What are the volunteers expected to do jobwise?

It depends a lot on the medical background of each medical volunteer in Tanzania. You would be mainly observing and sometimes, seldom assist the medical staff. Here are some of the activities you might find yourself doing: do pediatric work, be involved in the psychiatric/dental/labor department. You might also get to assist in minor operations.

Will I work in a hospital / Clinic?

Clinics in Tanzania don't custom have much work to offer to the medical volunteers, therefore you will be placed in hospitals where you can observe the functionality and diversity of different departments.

Is there any hand-son experience to be expected?

This depends on the level of qualification you have. If you have a medical qualification you might be involved in some hands-on activity and direct patient treatment.

By whom are the volunteers supported?

It also depends on your medical background. If you are a doctor, you will be supported by fellow MDs. The medical staff will also translate to you and help you communicate with the patients. The students will have a supervisor (from the medical staff) who will help get acquainted to the working environment. Your coordinator will help you get around the transportation so you find your way around Tanzania.

How many hours/day are the medical volunteers in Tanzania expected to work?

Hospitals are usually opened 24/7, therefore the number of hours that a volunteer is expected to work depends on the particular needs in the placement. Usually the medical project volunteers in Tanzania will work 6-8h/daily. However there are also volunteers who willingly work 12h/day at the hospital.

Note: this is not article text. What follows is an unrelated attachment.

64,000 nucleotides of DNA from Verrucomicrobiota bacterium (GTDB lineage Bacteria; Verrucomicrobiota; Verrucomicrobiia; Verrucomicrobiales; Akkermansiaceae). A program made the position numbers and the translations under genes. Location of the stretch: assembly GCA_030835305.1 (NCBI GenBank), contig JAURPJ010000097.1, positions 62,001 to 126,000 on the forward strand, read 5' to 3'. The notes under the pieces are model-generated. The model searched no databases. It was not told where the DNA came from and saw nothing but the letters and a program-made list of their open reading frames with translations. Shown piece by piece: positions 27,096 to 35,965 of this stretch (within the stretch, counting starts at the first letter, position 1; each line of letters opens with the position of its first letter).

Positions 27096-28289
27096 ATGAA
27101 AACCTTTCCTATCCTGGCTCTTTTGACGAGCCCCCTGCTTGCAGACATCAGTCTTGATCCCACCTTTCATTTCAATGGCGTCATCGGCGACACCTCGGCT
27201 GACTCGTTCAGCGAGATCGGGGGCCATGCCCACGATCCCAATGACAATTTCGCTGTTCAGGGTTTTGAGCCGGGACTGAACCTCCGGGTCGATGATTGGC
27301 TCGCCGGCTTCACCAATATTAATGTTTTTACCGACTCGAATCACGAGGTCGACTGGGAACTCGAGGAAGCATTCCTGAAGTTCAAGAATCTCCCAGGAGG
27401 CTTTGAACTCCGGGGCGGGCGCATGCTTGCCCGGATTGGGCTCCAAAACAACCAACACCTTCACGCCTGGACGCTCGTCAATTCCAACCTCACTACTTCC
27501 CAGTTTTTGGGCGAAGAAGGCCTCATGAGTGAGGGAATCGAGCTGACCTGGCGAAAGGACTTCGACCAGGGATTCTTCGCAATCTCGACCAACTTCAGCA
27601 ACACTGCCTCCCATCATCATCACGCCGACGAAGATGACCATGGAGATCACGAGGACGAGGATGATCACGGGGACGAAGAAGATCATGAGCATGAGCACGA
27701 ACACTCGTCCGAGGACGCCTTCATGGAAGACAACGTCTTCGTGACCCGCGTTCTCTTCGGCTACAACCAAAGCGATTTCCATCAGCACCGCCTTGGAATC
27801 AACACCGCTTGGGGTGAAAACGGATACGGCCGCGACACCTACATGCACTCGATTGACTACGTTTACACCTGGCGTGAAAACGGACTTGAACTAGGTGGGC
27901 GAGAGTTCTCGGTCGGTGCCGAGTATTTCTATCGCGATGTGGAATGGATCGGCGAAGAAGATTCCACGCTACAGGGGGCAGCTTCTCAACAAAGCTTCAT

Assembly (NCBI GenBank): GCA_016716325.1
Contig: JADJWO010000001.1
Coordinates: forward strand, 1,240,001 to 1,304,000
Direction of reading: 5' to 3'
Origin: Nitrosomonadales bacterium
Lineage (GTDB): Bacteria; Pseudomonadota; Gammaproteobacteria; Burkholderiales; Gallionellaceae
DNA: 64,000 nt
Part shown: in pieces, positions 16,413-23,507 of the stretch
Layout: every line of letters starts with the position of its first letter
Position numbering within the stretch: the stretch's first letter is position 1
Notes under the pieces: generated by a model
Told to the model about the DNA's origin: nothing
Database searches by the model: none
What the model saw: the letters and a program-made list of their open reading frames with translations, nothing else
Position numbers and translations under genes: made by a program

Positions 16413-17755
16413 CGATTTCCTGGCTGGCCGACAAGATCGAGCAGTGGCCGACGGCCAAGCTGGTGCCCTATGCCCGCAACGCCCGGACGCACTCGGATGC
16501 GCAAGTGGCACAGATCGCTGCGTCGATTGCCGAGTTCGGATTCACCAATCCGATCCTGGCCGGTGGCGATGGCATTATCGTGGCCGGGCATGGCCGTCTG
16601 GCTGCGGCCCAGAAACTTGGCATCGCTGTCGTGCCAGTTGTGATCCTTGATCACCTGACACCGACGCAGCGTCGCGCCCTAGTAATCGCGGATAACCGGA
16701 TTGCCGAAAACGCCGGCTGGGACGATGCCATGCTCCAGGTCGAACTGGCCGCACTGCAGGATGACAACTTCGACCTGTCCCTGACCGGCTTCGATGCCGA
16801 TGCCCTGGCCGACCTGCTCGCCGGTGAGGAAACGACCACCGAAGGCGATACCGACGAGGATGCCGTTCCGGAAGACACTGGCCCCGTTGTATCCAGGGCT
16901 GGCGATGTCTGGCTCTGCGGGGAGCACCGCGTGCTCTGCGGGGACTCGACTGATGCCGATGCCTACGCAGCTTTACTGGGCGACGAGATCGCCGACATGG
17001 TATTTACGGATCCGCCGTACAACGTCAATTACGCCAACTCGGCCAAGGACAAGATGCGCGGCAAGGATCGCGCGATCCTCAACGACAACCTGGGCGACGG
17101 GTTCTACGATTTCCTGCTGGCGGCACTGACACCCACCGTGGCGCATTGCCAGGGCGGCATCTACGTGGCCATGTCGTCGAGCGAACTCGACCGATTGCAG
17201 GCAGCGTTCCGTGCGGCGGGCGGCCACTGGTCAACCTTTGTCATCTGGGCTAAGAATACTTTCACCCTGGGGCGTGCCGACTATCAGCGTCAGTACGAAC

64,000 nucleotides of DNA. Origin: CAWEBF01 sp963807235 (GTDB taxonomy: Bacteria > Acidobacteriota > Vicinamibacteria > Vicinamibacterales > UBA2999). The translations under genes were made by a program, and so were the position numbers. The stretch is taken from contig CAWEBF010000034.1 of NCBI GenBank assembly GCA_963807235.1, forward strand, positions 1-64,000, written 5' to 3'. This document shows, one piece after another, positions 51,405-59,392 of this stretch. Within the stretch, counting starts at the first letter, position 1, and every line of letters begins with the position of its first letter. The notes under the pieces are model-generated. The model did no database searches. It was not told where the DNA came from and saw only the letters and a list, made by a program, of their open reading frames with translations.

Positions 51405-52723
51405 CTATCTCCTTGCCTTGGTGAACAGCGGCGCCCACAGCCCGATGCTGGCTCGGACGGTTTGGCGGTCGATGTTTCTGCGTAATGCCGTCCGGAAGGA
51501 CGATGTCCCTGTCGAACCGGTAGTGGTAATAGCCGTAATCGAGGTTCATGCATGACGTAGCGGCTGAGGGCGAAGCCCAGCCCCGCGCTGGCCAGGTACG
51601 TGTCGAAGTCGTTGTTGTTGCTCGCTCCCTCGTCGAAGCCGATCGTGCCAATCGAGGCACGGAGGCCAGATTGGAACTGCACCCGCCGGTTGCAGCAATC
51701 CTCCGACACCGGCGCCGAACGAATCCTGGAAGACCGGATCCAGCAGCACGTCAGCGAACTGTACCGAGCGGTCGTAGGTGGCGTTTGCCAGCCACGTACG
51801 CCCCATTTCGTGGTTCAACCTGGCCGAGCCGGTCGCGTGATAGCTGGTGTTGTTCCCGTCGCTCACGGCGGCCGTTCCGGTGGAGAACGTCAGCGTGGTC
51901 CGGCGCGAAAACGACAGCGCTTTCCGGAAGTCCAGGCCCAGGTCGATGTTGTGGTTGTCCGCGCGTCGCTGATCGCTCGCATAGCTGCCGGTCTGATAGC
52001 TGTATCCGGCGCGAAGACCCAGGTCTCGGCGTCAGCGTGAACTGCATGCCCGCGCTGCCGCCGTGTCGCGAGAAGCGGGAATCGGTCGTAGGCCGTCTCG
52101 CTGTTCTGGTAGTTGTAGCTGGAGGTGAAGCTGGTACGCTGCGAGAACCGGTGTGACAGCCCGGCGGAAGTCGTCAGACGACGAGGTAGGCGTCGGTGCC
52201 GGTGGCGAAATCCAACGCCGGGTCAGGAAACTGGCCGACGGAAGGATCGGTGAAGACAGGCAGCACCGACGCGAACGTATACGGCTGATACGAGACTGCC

Is this project available all year long?

Yes, the medical project in Tanzania is available all year long, even on holidays.

Are there any other details volunteers should be aware of before volunteering?

We always suggest the medical project volunteers to bring any medical supplies they ca, they are very valued in the hospitals in Tanzania. Also please make sure to take your own scrubs and stethoscope with you.

Volunteer in Tanzania: Project Locations and Free Time Options

Project Locations and Free Time Options for Health and Medical Volunteering in Tanzania

Our volunteer in Tanzania projects are located in and around Arusha and Moshi. Arusha is one of the bigger cities in the north of Tanzania and sits at the base of Mount Meru, not far from the Kenyan border. It is well-known African congress center and contains the site where the International Tribunal for the Rwandese Genocide was held. Safari tours to the Serengeti, N'gorongoro, Manyara and Tarangire usually launch in Arusha. The city is also an excellent base for visiting the Arusha National Park, where volunteers can experience a wide range of habitats and experiences. There are lakes that serve as a gathering point for a kaleidoscope of waterfowl, the imposing summit of Mount Meru is nearby and Moshi is approximately an hour-and-a-half (90 minutes) drive from Arusha.

Moshi sits on the lower slopes of Mount Kilimanjaro. It is an often over-looked tourist destination, but offers many intriguing cultural exposure opportunities. The Chagga people call Moshi home and it is in the middle of a major coffee growing region. Central Moshi is busy and colorful making an interesting walking excursion. The area around the market and Mawenzi Road is recommended, as there is a slight Asian flavor to the area and a Hindu temple, mosques and Indian traders.